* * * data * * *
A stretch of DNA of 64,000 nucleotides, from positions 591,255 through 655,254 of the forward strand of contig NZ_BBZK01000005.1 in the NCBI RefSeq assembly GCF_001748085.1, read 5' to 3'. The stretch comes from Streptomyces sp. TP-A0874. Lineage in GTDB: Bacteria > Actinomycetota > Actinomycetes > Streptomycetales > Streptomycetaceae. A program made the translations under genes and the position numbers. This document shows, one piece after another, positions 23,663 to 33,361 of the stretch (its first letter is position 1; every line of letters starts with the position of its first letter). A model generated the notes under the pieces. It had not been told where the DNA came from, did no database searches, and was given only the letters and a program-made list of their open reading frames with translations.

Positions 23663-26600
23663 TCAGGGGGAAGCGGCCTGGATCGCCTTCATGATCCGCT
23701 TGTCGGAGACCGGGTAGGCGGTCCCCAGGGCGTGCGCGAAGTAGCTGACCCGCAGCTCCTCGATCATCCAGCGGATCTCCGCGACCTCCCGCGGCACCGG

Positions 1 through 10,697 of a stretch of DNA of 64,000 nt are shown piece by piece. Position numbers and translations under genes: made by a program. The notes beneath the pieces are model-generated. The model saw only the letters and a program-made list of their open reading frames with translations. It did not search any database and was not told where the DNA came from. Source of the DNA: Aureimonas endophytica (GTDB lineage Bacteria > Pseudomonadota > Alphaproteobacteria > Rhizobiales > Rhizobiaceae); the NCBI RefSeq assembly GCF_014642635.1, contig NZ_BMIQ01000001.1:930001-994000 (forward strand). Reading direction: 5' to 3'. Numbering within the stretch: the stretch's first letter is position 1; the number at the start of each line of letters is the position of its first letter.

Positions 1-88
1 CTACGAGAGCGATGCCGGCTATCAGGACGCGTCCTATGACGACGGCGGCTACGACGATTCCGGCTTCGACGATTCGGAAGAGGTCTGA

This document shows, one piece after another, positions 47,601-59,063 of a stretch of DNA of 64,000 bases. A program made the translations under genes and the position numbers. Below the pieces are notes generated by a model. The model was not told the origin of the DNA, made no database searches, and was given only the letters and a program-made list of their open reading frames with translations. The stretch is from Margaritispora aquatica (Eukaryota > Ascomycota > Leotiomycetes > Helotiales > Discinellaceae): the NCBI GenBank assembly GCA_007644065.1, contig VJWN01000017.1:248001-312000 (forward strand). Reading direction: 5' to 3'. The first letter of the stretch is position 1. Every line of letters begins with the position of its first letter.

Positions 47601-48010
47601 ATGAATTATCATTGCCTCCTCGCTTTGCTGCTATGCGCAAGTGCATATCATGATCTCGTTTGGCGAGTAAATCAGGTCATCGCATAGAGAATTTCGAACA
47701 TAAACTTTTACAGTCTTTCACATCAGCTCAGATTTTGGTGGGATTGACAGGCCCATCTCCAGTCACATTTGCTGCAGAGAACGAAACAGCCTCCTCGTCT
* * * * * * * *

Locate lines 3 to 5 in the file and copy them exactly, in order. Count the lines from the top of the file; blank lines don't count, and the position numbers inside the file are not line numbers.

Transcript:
23663 TCAGGGGGAAGCGGCCTGGATCGCCTTCATGATCCGCT
23701 TGTCGGAGACCGGGTAGGCGGTCCCCAGGGCGTGCGCGAAGTAGCTGACCCGCAGCTCCTCGATCATCCAGCGGATCTCCGCGACCTCCCGCGGCACCGG

Positions 1 through 10,697 of a stretch of DNA of 64,000 nt are shown piece by piece. Position numbers and translations under genes: made by a program. The notes beneath the pieces are model-generated. The model saw only the letters and a program-made list of their open reading frames with translations. It did not search any database and was not told where the DNA came from. Source of the DNA: Aureimonas endophytica (GTDB lineage Bacteria > Pseudomonadota > Alphaproteobacteria > Rhizobiales > Rhizobiaceae); the NCBI RefSeq assembly GCF_014642635.1, contig NZ_BMIQ01000001.1:930001-994000 (forward strand). Reading direction: 5' to 3'. Numbering within the stretch: the stretch's first letter is position 1; the number at the start of each line of letters is the position of its first letter.